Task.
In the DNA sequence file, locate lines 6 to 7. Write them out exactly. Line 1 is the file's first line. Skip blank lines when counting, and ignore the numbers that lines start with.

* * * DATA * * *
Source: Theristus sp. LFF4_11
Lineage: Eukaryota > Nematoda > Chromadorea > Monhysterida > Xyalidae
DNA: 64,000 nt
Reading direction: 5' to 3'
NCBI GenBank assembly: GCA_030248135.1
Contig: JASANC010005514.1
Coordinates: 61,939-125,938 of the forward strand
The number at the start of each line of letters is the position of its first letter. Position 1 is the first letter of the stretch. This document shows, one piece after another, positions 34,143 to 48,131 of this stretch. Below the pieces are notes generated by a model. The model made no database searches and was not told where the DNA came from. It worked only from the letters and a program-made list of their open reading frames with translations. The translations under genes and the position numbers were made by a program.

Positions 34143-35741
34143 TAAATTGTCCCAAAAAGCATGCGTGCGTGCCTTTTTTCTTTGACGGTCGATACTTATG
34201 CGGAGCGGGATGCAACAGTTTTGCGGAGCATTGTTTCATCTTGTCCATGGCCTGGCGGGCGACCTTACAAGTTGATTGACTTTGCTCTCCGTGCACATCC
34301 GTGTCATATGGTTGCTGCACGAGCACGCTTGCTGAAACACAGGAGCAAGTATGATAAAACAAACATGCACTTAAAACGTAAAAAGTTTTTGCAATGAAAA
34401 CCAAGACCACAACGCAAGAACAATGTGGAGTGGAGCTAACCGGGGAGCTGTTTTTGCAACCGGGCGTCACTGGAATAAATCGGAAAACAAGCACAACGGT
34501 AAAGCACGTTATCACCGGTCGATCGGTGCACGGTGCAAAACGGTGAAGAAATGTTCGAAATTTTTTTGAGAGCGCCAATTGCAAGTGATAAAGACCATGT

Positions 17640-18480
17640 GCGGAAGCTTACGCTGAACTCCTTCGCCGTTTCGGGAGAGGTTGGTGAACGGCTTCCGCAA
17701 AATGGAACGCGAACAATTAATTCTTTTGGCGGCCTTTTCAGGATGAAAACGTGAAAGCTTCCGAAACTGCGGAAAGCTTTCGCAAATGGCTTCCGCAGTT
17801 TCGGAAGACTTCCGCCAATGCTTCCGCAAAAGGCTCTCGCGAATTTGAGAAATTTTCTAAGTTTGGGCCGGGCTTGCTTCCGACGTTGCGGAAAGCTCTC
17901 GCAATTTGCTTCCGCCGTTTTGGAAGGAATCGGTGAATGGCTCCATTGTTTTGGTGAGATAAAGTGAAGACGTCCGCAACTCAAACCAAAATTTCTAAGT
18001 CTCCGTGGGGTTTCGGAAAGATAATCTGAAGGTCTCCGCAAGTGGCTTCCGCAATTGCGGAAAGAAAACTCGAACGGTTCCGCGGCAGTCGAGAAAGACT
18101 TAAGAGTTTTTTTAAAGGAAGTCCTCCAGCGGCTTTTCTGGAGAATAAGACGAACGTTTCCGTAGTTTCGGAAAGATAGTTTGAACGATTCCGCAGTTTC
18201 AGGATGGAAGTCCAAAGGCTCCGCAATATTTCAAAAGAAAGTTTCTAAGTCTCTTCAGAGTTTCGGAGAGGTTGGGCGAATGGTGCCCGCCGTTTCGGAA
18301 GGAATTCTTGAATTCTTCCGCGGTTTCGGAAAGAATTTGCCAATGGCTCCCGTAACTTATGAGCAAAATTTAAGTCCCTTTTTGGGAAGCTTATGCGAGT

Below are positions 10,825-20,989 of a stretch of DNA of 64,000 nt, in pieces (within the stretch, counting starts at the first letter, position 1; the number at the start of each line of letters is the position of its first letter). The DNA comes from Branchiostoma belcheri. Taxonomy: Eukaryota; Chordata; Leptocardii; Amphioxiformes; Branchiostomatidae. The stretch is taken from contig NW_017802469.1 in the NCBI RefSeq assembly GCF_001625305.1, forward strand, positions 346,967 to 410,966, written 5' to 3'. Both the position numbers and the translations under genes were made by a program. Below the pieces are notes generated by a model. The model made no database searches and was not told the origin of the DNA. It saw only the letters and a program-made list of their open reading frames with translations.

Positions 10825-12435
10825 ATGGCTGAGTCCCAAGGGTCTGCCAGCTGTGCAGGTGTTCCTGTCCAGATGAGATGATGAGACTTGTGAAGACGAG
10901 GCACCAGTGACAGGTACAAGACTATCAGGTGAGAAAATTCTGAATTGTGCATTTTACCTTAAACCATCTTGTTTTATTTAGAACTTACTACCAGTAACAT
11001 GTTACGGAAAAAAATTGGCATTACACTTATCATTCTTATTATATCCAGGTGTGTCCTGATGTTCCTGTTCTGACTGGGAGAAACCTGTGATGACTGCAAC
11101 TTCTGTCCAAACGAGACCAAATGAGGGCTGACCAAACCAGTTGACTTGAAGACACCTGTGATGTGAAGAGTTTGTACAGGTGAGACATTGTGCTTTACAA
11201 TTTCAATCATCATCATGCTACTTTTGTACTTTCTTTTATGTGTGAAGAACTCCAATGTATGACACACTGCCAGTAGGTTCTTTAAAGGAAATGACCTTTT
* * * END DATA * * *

Contig: JASANC010005514.1
Coordinates: 61,939-125,938 of the forward strand